To get started, download the complete, detailed faculty outline of Module 12 (PDF | Word). Additional links and downloadable resources for teaching the class are listed below.
Semiconductors have forever changed human-human and human-material interactions because they are the foundation of the computing revolution and form the basis of increasingly ubiquitous digital devices. This module looks at how our use of semiconductor-based devices impacts individual human relationships, and draws lessons learned for designing needs-based applications for new 2D materials. As semiconducting materials become more invisibly embedded in our everyday lives, and even in our own persons, only intentional design will ensure that they serve us, versus us serving them.
- identify the properties of semiconductors
- identify the properties of graphene and 2D materials
- discover the uses and applications of semiconductors
- examine how materials mediate human relationships
- relate the relationship of industrial to information revolutions
Lecture Development Resources
Material science professor presents background on silicon. Semiconductors possess unique electrical properties that can be manipulated in order to drive the digital revolution. This lecture covers the basics of semiconductor physics including why silicon has a bandgap and what it means in terms of electrical conduction. The goal is to give the student an appreciation for why semiconductors are such a powerful driver in today’s society.
- Excerpt (pp.265-276) from Sass, Stephen L. (1998/2011) The Substance of Civilization. New York: Arcade Publishing.
- Lecture: Silicon (PPT)
- Sample Lecture Video: Silicon (16:40) (Transcript)
- Demo Video: Silicon Wafer to Chip Demonstration (2:13)
Guest English/philosophy professor presents Semiconductors and Cyborgs: Human-Materials Relationships in the Digital Age, a lecture that explores the close relationships humans develop with portable information and communication technologies. The lecture introduces the concept of “delegation” as a way to understand how. We rely upon digital devices to do more and more for us in our daily lives (we delegate tasks to them). But, we may find ourselves developing quite curious relationships with these devices, as well as with each other.
- e-Textbook Chapter: Semiconductors and Cyborgs: Human-Material Relations in the Networked Society by Sophia Acord (in progress)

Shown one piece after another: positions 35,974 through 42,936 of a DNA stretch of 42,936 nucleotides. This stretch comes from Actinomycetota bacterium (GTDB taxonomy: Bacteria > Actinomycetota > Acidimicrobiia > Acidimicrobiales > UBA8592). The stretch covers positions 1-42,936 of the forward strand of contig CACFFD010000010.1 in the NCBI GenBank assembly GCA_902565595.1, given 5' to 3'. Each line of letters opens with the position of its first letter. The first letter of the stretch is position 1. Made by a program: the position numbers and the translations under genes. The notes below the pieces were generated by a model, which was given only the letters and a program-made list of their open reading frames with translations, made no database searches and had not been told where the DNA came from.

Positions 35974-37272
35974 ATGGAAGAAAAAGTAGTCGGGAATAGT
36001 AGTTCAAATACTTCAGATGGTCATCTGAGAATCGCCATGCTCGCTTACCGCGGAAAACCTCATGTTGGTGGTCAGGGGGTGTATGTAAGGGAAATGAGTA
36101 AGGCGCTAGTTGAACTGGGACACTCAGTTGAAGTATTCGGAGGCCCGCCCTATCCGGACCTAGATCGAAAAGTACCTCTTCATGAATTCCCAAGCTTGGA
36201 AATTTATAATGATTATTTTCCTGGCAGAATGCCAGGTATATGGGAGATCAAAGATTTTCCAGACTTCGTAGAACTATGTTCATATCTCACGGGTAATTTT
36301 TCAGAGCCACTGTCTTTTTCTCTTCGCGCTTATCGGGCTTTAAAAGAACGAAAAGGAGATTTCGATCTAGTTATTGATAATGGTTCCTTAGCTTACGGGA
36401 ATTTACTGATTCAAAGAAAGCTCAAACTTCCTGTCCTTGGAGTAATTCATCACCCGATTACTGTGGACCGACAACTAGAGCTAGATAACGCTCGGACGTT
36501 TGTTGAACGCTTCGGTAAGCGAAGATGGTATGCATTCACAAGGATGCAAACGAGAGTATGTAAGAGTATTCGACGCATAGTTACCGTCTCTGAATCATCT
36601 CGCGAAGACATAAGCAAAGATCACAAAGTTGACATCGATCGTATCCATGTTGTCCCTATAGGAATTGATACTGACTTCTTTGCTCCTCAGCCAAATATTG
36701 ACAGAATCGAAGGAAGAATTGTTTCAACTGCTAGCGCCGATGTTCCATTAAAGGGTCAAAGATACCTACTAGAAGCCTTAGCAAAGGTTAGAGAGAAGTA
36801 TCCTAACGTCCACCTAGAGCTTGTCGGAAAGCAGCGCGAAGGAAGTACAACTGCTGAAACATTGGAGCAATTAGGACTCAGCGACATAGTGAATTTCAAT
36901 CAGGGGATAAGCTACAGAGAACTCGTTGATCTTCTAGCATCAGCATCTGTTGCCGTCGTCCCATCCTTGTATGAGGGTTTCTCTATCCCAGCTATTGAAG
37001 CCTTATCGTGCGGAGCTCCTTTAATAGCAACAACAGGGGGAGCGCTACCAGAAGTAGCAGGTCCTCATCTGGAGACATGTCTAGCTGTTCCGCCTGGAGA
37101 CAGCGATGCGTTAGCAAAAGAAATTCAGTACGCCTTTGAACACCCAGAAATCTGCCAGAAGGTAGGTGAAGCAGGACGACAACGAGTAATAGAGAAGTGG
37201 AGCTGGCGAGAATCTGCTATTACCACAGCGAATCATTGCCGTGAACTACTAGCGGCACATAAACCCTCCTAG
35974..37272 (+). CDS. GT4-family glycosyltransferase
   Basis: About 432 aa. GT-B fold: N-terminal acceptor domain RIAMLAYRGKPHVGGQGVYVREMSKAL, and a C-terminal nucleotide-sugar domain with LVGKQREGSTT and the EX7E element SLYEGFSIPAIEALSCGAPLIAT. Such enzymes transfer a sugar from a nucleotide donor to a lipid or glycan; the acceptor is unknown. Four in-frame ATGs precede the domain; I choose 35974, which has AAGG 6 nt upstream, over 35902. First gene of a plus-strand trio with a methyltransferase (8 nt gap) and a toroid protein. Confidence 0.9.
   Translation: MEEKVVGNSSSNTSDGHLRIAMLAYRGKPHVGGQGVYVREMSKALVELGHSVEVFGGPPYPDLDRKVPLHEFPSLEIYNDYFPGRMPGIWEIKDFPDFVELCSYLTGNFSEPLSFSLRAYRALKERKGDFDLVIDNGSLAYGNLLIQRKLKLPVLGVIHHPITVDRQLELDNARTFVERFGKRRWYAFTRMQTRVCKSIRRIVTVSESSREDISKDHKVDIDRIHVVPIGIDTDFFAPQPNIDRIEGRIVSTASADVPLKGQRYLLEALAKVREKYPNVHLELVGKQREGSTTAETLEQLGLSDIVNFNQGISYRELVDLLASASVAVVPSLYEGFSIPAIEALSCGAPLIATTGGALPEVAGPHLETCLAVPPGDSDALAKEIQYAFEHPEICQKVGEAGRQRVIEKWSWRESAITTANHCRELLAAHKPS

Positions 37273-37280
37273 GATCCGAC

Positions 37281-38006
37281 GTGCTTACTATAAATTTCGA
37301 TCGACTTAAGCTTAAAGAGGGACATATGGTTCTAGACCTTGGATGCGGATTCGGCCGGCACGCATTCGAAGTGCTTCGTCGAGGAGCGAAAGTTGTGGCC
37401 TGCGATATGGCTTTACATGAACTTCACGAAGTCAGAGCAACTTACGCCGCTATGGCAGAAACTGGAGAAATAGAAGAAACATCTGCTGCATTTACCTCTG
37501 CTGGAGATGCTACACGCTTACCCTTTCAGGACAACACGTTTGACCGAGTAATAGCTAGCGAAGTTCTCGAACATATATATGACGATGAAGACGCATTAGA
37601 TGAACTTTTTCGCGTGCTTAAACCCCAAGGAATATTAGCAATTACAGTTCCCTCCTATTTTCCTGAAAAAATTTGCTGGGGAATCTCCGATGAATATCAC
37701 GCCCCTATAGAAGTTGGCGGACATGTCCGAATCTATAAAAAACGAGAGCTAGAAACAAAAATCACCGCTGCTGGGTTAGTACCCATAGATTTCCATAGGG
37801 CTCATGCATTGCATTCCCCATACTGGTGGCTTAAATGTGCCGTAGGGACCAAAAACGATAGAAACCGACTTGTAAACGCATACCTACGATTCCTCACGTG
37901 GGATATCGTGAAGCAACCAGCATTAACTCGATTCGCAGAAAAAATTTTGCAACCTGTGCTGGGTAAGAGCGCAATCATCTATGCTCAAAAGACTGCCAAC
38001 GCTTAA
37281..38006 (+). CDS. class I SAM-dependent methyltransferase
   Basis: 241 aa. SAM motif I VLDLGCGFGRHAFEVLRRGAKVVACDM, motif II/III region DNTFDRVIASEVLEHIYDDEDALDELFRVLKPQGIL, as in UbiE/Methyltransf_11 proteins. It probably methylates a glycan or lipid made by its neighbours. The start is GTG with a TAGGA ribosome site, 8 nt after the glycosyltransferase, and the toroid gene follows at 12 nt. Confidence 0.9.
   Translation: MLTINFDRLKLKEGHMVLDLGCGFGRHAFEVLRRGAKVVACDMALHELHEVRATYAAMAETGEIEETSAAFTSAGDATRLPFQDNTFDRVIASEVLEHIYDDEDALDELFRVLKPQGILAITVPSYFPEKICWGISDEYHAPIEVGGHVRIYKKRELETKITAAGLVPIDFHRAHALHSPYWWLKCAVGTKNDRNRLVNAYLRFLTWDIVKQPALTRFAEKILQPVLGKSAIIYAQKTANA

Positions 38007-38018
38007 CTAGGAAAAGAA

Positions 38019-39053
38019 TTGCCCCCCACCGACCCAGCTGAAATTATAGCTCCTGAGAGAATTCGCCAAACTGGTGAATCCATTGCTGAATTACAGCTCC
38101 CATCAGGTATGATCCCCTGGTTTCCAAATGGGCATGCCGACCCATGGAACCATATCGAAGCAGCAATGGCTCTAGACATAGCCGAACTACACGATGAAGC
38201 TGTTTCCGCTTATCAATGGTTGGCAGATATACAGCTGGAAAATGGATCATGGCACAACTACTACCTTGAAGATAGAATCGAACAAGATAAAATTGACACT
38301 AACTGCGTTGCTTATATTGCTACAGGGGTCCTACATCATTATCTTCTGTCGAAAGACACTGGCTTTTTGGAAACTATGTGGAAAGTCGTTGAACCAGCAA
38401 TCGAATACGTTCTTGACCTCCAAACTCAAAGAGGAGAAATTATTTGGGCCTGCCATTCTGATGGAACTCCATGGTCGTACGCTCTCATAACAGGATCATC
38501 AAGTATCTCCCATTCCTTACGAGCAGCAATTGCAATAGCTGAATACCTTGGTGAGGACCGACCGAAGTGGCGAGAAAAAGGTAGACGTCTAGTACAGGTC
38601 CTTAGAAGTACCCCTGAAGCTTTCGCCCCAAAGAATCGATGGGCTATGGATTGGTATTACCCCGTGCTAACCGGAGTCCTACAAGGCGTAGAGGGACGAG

- Lecture: Semiconductors and Cyborgs (PPT) by Sophia Acord
- Book: Turkle, Sherry. (2011) Alone Together: Why We Expect More from Technology and Less from Each Other. “Always On” (pgs 151-170) and “The Nostalgia of the Young” (pgs 265-277)
- Article: Kuang, Cliff (2013) "Why a New Golden Age for UI Design is around the Corner." Wired Magazine, September: 142-147.
- Assignment: Individual Homework Assignment (Word)
- Video: 2-D Materials (13:49) (Transcript)
As we know very well from personal experience, semiconductor-based technologies affect how we interact with each other on a daily basis. We argued that this is because we "delegate" human actions to semiconductors. If semiconductors are going to affect our lives on such a personal basis, we should be intentional in how we design and use them. In this flipped classroom activity, we will conduct and mine personal interviews for information on what people would like to be able to do with 2-D materials, and brainstorm ways to let our human needs drive our design of future materials innovations rather than the other way around.
- In-Class Activity: Semiconductors (Word)
- Assignment: Impact Paradigm Individual Homework Assignment (Word)
Online Course Module
Articles and Books
- View the online module in PDF or Word format.
- Available soon: The full online course to upload to your Learning Management System. Contact Kevin Jones at firstname.lastname@example.org or Pamela Hupp for more information.
- Kuang, Cliff (2013) "Why a New Golden Age for UI Design is around the Corner." Wired Magazine, September: 142-147.
- Turkle, Sherry. “Always On” Alone Together: Why We Expect More from Technology and Less from Each Other. Basic Books (2011) 151-170. Print.
- Turkle, Sherry. “The Nostalgia of the Young” Alone Together: Why We Expect More from Technology and Less from Each Other. Basic Books (2011) 265-277. Print.